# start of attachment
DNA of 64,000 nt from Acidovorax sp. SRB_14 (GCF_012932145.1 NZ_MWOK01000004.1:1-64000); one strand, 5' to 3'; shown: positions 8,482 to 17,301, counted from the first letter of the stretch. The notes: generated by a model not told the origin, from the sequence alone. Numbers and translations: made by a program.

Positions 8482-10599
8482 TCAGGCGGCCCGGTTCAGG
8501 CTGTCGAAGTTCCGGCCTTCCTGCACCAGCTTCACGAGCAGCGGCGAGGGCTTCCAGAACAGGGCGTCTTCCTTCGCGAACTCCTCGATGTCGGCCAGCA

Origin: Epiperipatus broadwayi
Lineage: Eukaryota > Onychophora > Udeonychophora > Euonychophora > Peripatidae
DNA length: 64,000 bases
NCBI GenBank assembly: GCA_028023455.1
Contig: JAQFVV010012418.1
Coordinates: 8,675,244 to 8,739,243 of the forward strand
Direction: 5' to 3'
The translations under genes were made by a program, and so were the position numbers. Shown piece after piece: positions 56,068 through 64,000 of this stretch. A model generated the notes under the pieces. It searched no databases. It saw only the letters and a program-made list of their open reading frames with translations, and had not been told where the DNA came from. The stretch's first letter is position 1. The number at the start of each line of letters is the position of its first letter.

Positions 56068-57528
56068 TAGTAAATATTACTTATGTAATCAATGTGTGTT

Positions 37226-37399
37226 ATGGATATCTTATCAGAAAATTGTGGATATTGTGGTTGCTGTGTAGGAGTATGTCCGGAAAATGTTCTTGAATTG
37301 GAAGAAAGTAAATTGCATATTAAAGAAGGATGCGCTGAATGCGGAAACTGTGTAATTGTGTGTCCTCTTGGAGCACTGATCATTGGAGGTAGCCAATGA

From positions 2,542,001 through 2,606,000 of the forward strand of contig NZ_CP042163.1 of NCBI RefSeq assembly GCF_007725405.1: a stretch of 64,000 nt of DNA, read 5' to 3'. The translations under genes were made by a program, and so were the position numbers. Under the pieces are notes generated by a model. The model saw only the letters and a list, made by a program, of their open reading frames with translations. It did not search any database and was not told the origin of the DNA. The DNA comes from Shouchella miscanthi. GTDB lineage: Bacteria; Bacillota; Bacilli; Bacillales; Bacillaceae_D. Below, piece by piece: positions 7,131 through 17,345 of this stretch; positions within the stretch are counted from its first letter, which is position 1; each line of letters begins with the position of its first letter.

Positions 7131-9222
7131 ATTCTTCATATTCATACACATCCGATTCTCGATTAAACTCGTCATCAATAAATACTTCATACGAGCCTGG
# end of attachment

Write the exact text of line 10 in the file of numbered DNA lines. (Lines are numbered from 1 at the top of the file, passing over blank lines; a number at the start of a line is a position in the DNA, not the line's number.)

Coordinates: 8,675,244 to 8,739,243 of the forward strand